Bitcoin Multi-Signature Transactions

A common type of Bitcoin transaction, probably the most common type after a standard transaction is a multi-signature transaction, in which two or more signatures are used to secure Blockchain funds.

A number of Bitcoin clients support the formation and management of multi-signature locked funds. These wallets include Coinbin Bitcoin Wallet, CoPay from BitPay, BitGo, Electrum, and GreenAddress.

Security Across Devices

The concept of multi-sig was initially pitched by many as an opportunity to improve upon the much lamented security issue of placing funds in the hands of potentially insecure computers.

The security of a multi-signature wallet works through the theory of redundancy, the chance of a failure of one security system is greatly mitigated when combined with one or more independent security systems that must also fail simultaneously. In an ideal scenario, a spending request is propagated between multiple independent signing devices, who each allow the user to sign off on the transaction.

A more specific and practical use of this system can be seen in providers of second factor authentication gateways, such as through Electrum or GreenAddress. Using those wallets, it is possible to enlist the services of a third party to confirm that a second factor auth check such as a Google Authentication token check is passed.

In those two of three signature wallets, a user retains his keys in a split configuration. He keeps two user keys on a paper backup, with one of his keys being stored on a computing platform to run the wallet and a third key given over to an authentication check service. In this configuration, even without the authentication check service cooperation the user may recover his funds from his paper backup. The authentication check service cannot unilaterally move the funds.

Security Across People

There are many ancient and well developed mechanisms for sharing secrets across multiple people. Even before the Bitcoin network added support for multiple signature transactions, there was an existing method called Shamir's Secret Sharing that could be used to split a secret private key between independent people.

Multi-signature transactions make this process a lot simpler and easier. When using the system with people, a wallet can setup many different configurations for limiting the authority of an individual to unilaterally spend funds. Various user-friendly wallets support these types of transactions, a common example of a multi-signature wallet being the CoPay wallet which can be used to manage the social agreements to send funds.

In few-of-many multi-signature configurations, funds may be distributed into a setup akin to a petty cash drawer, or a spending pool amongst trusted peers. The multi-signature in this case acts to cryptographically prove the identity of the spending party or parties.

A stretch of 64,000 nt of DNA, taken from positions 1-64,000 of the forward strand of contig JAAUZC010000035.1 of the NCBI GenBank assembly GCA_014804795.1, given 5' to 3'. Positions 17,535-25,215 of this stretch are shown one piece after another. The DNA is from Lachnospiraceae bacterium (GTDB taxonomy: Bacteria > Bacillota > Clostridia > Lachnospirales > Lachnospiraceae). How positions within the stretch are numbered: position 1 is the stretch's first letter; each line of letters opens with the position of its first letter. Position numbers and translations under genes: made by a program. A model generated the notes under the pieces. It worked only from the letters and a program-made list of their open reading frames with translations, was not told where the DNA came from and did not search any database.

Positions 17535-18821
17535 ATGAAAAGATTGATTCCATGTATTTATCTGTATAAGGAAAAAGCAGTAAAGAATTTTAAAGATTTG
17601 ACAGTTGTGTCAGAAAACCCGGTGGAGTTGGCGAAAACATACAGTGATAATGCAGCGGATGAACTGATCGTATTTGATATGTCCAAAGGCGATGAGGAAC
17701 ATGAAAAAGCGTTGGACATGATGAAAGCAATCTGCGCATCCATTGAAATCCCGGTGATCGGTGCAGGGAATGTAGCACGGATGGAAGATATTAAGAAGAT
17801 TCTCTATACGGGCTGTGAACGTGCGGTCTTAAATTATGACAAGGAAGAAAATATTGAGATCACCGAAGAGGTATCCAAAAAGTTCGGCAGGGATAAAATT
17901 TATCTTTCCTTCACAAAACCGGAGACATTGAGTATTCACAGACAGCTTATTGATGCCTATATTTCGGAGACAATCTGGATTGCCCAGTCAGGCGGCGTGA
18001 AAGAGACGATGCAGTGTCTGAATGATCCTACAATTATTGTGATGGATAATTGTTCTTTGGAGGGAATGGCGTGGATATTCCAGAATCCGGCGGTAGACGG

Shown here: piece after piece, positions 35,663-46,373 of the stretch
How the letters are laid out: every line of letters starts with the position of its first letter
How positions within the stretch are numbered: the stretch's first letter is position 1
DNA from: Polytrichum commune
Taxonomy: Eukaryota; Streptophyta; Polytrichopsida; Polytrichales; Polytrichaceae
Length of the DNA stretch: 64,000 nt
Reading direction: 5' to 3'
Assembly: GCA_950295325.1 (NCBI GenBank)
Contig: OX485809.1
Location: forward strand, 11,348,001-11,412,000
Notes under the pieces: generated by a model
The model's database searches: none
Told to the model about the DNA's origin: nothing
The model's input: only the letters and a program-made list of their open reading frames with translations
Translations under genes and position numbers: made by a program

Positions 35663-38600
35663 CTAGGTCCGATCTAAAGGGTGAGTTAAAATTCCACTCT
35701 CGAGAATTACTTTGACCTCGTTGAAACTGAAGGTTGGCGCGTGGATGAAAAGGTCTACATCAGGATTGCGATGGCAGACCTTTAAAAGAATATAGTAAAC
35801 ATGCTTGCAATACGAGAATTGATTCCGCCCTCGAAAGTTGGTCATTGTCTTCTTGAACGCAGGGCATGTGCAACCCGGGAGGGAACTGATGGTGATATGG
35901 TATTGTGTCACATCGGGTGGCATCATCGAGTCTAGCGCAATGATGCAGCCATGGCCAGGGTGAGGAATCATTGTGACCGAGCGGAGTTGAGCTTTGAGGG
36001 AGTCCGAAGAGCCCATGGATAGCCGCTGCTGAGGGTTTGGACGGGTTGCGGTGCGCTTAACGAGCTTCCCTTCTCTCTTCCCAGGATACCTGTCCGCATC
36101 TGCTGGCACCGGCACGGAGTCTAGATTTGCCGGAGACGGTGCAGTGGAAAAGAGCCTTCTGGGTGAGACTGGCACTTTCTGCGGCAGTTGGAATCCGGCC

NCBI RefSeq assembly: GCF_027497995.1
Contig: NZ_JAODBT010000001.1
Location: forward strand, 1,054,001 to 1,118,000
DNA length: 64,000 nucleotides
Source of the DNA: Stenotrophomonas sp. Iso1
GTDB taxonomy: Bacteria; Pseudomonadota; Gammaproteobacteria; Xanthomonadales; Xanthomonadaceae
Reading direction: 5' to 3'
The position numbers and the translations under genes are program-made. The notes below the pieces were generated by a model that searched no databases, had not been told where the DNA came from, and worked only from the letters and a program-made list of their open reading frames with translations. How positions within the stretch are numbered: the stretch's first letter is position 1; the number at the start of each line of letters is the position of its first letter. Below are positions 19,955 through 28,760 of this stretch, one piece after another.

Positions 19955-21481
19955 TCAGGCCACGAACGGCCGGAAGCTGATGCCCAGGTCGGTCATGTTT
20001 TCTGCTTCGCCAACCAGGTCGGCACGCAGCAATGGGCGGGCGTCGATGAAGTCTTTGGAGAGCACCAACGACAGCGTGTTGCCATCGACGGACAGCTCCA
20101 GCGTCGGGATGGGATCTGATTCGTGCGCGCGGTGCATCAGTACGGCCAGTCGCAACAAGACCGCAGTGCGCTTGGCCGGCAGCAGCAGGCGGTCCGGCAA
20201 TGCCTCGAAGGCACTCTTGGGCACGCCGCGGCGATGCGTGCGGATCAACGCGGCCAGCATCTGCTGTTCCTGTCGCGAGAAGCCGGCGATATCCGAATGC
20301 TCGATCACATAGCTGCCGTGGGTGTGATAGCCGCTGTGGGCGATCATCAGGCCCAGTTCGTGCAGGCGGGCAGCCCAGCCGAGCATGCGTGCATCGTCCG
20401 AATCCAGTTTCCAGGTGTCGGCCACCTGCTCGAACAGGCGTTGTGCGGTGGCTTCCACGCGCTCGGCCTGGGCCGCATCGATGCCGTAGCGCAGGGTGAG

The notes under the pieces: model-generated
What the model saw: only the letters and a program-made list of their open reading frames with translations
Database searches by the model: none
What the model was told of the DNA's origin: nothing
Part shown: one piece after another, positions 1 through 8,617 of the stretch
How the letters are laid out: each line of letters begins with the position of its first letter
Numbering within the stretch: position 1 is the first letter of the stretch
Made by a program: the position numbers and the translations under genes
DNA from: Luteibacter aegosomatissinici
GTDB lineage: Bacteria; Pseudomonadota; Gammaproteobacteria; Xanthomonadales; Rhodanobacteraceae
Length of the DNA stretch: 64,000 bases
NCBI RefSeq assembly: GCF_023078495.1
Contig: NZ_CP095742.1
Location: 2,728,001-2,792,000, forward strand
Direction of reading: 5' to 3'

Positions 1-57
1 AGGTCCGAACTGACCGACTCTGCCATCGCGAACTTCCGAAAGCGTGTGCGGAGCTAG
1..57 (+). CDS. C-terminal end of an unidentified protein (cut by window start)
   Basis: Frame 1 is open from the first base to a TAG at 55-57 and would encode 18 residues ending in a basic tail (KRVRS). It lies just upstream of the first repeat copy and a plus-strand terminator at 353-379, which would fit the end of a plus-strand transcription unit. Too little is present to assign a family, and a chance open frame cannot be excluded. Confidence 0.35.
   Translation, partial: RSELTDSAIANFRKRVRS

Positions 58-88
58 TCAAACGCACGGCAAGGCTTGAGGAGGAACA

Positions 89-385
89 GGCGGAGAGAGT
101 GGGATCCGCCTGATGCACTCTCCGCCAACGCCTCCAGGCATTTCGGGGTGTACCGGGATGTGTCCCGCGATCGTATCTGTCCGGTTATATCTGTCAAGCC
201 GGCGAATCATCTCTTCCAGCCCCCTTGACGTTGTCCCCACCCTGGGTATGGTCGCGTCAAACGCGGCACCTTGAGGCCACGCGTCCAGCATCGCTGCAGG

In all-of-many configurations, consensus arrangements may be setup between untrusted peers, where every participating member must assent to any movement of funds. One common method of using this arrangement is in payment channels, where the peers setup cooperative timeouts and then swap funds on a temporary balance sheet to improve transaction speed and granularity or to save on fees.

In most-of-many configurations, a pre-set majority of signatories must agree to move funds. This can be useful for representative organizations, to reflect a vote to authorize actions.

Security With Untrusted Counter-parties

Multi-signature transactions may also be extremely useful when conducting business with unknown and untrusted third parties. Although a common method to alleviating that risk is custodial escrow, multi-signature arrangements offer all of the functionality of a custodial escrow service with the added protection against the custodian absconding with the funds. The bitrated web service provides this functionality for buyers and sellers. In theory, the escrow agent might not even need to know the details of a transaction, instead they might merely cryptographically attest to a statement of fact. That alone could be enough to determine the spending of funds, using oracle multi-signature transactions.

Another method of performing risk mitigating commerce using a multi-signature arrangement is to setup a trade in which a buyer locks but does not sign over funds for his purchase. The buyer is then somewhat protected against possible seller malfeasance; if he is not satisfied with his purchase he may refuse to sign over the purchase funds. This has the downside of offering a large risk to the merchant and not completely defraying the risk to the buyer; in practice it is not commonly used.

One problem multiple-signatures can help solve is the issue of transaction security speed being slow due to the time necessary to complete a proof of work. Generally speaking it is considered secure to wait for six confirmations, and most services wait for around three confirmations, with the rare low-risk service accepting one confirmation. Since a confirmation may take hours to arrive, a strategy using multi-signature funds is to use a trusted co-signer who publicly certifies that the funds will not be double spent: the security risk involved in trusting unconfirmed transactions.

This method allows a merchant or an exchange to instantly credit the sender with a funds transfer, even though the actual movement of funds will require a later settlement to the Blockchain. The services BitGo and GreenAddress both offer this functionality.